WebLogic provides an additional class that isn't part of the specification, weblogic.jms.ServerSessionPoolFactory. A ServerSessionPoolFactory is a factory pattern used to create a ServerSessionPool and associate it with a Connection, a MessageListener, set the Session's acknowledgment type, and define the transaction semantics of the Session. Implementation of a ServerSessionPool is subject to interpretation and will have vendor-specific features, and as such, its life cycle is well-suited to the factory pattern should the implementation change or should multiple implementations be made available. The WebLogic Server ServerSessionPool factory is looked up through JNDI using the name "weblogic.jms.ServerSessionPoolFactory:<name>" where <name> is the name of the JMS Server where the ServerSessionPool will be used.

MDBs
Message Driven Beans are defined by the EJB 2.0 Specification and exist for the exclusive purpose of consuming messages from a JMS Destination. WebLogic Server 6.0 provides full support for the MDB portion of the EJB 2.0 API.

If you are a seasoned EJB developer, MDBs are surprisingly simple, and even if you are new to EJB development you can create and deploy MDBs to consume messages from JMS Destinations with little difficulty. This simplicity of development and deployment is, in my opinion, the strong suit of MDBs.

Unlike session beans and entity beans, an MDB doesn't require the development of an extension to the EJBHome interface or the EJBObject interface. The reasons are that an MDB's home interface isn't located by a client application through a JNDI lookup, its life cycle isn't controlled by a client application through the factory methods on a home interface, and no methods need to be exposed to a client application through a remote interface. All the bean developer needs to do is implement the MessageDrivenBean interface with its two methods, setMessageDrivenContext() and ejbRemove() and implement the MessageListener interface providing an onMessage() implementation.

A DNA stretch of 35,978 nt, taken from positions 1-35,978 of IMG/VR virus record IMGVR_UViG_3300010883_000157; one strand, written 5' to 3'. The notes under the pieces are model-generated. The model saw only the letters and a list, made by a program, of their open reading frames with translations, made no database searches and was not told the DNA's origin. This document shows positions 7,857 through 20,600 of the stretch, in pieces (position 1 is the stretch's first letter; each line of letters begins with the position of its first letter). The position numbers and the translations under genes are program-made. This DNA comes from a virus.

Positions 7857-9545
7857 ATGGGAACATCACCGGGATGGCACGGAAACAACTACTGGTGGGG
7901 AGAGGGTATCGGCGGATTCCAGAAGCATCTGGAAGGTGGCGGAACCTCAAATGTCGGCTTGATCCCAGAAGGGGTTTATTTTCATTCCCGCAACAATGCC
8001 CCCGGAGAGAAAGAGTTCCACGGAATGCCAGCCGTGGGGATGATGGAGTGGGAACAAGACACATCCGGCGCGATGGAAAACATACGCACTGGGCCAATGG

The spec adds some new elements to the ejb-jar.xml deployment descriptor for deploying MDBs. Here's the element definition from the ejb-jar_2.0.dtd:

<!ELEMENT message-driven (description?, display-name?, small-icon?, large-icon?, ejb-name?, ejb-class, transaction-type, message-selector?, acknowledge-mode?, message-driven-destination?, env-entry*, ejb-ref*, security-identity?, resource-ref*, resource-env-ref*)>

The <message-driven> element is an optional element contained in the <enterprise-beans> element. It uses many of the elements previously defined for describing an EJB, such as <ejb-name> and <transaction-type>. The <transaction-type> element describes the transaction semantics of the bean. The allowable values are "Bean" and "Container", analogous to session beans. A value of "Container" tells the EJB container to call the MDB onMessage() method in the context of a transaction. This is recommended. When using container-managed transactions, a <container-managed> section in the <assembly-descriptor> is required to tell the container what transaction attributes are needed for the MDB when it's invoked. When using container-managed transactions, the allowable values for <trans-attribute> are "Required" and "NotSupported". The new elements defined are:

  • <message-driven-destination>
  • <message-selector>
  • <acknowledge-mode>
The <message-driven-destination> element is a stanza used to describe the characteristics of the destination the MDB is deployed to consume. It must contain <destination-type> and may optionally contain <subscription durability>. The allowable values for <destination-type> are "javax.jms.Queue" and "javax.jms.Topic". The allowable values for <subscription-durability> are "Durable" and "NonDurable", with "NonDurable" being the default.

A <message-selector> may be specified using message selector syntax described in the JMS Specification. Message selection with MDBs is discouraged, as it can be an expensive operation when there are many messages in a Queue or Topic. Message selectors on Queues are not recommended.

Message Driven Beans do not use the JMS message acknowledgment API. The container provides message acknowledgment for the MDB based on the value of <acknowledge-mode> in the deployment descriptor. The default mode is AUTO_ACKNOWLEDGE.